Canada does not - as yet - export much tar sands oil to Europe. So why, you might ask, have the Canadian and Alberta governments been working overtime using tax dollars to fund a massive misinformation and lobbying campaign on the other side of the Atlantic?
There’s a clue in this press release from January announcing Alberta Energy Minister Ron Liepert’s $40,000 lobbying jaunts to the US and Europe: “The European Union is not currently a major market for Alberta’s oil sands products, but any legislation or tariffs adopted by the union’s government can serve as a model for individual nations around the world. We want to continue to share our story with the legislators so they have the facts about our clean energy strategies”
(I’ll let the “clean energy strategies” rubbish slide for now.)
It’s not about protecting existing markets. At the moment the vast majority of exported tar sands oil goes to the US. For the most part, it’s not even about securing a regulatory environment in Europe that protects future potential markets (although that is no doubt a contributing factor). I’ll tell you why the Canadian and Albertan governments are so worried that they’ve been applying pressure on European legislators to a degree at least one EU parliamentarian has declared “unacceptable”.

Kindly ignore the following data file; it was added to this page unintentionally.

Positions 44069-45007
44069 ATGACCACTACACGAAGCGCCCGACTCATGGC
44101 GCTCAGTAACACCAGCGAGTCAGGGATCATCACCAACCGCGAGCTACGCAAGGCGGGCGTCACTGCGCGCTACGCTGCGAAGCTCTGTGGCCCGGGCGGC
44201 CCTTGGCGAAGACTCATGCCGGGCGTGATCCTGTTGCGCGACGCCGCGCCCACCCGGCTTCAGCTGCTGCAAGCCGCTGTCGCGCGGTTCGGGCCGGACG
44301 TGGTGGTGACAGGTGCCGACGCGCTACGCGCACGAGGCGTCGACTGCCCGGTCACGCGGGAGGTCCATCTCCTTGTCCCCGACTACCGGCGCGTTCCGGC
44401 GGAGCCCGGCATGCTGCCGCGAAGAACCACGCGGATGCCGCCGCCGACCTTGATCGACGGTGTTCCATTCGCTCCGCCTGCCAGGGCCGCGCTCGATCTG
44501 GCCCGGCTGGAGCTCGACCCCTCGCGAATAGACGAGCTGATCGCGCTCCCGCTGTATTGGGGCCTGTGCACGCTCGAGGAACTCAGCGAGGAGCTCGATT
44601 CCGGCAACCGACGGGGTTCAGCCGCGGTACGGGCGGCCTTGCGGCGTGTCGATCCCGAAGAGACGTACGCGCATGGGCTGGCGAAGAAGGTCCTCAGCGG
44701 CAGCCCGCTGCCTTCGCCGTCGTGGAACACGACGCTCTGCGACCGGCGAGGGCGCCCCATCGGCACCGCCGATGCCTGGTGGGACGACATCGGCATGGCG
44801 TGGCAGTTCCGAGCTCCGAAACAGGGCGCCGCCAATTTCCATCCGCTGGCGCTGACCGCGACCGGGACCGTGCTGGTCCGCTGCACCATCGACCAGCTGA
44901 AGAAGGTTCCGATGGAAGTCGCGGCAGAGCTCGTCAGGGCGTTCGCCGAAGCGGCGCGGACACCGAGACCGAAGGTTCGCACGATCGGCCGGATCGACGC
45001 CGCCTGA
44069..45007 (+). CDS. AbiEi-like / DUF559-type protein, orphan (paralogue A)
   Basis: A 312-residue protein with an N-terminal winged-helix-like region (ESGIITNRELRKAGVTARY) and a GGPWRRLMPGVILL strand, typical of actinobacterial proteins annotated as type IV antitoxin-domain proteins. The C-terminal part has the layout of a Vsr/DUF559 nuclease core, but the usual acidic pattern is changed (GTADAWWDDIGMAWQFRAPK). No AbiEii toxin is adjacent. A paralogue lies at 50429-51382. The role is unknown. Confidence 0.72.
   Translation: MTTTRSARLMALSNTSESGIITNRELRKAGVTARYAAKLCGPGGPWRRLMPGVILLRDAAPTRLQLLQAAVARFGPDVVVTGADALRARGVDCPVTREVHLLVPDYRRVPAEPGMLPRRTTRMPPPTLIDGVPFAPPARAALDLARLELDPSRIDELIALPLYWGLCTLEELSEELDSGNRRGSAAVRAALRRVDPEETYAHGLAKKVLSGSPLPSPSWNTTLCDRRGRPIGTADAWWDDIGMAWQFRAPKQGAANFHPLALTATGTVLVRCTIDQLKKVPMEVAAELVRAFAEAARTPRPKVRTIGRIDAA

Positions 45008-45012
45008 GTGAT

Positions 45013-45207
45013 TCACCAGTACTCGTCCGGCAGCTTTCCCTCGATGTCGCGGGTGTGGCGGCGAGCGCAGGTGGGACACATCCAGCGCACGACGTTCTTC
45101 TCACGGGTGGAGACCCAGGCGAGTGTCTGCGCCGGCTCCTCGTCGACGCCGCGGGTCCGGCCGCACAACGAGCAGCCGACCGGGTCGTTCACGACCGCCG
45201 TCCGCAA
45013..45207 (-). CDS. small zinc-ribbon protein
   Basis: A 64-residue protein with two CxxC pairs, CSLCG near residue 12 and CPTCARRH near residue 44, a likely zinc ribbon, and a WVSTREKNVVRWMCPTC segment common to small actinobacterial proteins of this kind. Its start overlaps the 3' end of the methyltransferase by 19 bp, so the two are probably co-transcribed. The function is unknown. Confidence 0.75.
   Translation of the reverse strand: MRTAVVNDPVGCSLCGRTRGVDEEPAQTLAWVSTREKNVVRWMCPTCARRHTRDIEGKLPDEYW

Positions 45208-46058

Suncor President and CEO Rick George - who is also on the Board of Directors of the Gulf-spilling service company, Transocean - seems to have spent Tuesday stumbling over his own tongue. First, he annoyed Alberta Deputy Premier Doug Horner by supporting a carbon tax that is applied evenly across the country.
That, Horner groused, amounts to a national energy policy, the likes of which no Alberta politician will ever tolerate.
Then, at the same event (an Air and Waste Management conference in Calgary), the Suncor boss both prodded the oil and gas industry to do more research - and then rose incredibly to defend the industry’s current, pathetic R&D record.
Gordon Lambert, Senior Vice President for sustainable development at Suncor, one of Canada's largest oil producers, told a House of Commons committee yesterday that Kyoto targets will not affect their business.
Lambert stated: “We don't predict job losses or impact on the economy (because) of meeting Kyoto. We're focussed on what we can do as a company about the problem.”
Democracy is utterly dependent upon an electorate that is accurately informed. In promoting climate change denial (and often denying their responsibility for doing so) industry has done more than endanger the environment. It has undermined democracy.
There is a vast difference between putting forth a point of view, honestly held, and intentionally sowing the seeds of confusion. Free speech does not include the right to deceive. Deception is not a point of view. And the right to disagree does not include a right to intentionally subvert the public awareness.